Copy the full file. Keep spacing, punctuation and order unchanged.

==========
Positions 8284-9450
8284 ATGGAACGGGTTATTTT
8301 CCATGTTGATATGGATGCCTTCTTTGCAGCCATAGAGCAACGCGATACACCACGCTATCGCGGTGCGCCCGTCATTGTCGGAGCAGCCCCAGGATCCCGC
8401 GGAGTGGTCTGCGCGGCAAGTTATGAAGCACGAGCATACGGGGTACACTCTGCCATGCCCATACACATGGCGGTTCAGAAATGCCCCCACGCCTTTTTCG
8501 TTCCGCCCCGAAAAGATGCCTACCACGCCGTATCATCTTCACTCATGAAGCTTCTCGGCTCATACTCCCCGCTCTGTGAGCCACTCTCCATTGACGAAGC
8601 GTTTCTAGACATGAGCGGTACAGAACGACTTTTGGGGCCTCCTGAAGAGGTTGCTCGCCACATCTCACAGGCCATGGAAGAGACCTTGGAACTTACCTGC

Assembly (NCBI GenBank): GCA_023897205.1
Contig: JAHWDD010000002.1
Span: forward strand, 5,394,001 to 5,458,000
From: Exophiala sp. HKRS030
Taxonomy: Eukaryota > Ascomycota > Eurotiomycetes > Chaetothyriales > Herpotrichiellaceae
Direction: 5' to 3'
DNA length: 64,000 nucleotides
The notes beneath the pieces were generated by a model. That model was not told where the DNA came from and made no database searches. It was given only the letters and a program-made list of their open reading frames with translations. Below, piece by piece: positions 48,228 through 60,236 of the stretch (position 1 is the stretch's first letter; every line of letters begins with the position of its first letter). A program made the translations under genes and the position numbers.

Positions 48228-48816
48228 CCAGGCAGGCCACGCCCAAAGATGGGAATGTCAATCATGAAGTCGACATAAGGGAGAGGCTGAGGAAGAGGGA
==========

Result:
Positions 8284-9450
8284 ATGGAACGGGTTATTTT
8301 CCATGTTGATATGGATGCCTTCTTTGCAGCCATAGAGCAACGCGATACACCACGCTATCGCGGTGCGCCCGTCATTGTCGGAGCAGCCCCAGGATCCCGC
8401 GGAGTGGTCTGCGCGGCAAGTTATGAAGCACGAGCATACGGGGTACACTCTGCCATGCCCATACACATGGCGGTTCAGAAATGCCCCCACGCCTTTTTCG
8501 TTCCGCCCCGAAAAGATGCCTACCACGCCGTATCATCTTCACTCATGAAGCTTCTCGGCTCATACTCCCCGCTCTGTGAGCCACTCTCCATTGACGAAGC
8601 GTTTCTAGACATGAGCGGTACAGAACGACTTTTGGGGCCTCCTGAAGAGGTTGCTCGCCACATCTCACAGGCCATGGAAGAGACCTTGGAACTTACCTGC

Assembly (NCBI GenBank): GCA_023897205.1
Contig: JAHWDD010000002.1
Span: forward strand, 5,394,001 to 5,458,000
From: Exophiala sp. HKRS030
Taxonomy: Eukaryota > Ascomycota > Eurotiomycetes > Chaetothyriales > Herpotrichiellaceae
Direction: 5' to 3'
DNA length: 64,000 nucleotides
The notes beneath the pieces were generated by a model. That model was not told where the DNA came from and made no database searches. It was given only the letters and a program-made list of their open reading frames with translations. Below, piece by piece: positions 48,228 through 60,236 of the stretch (position 1 is the stretch's first letter; every line of letters begins with the position of its first letter). A program made the translations under genes and the position numbers.

Positions 48228-48816
48228 CCAGGCAGGCCACGCCCAAAGATGGGAATGTCAATCATGAAGTCGACATAAGGGAGAGGCTGAGGAAGAGGGA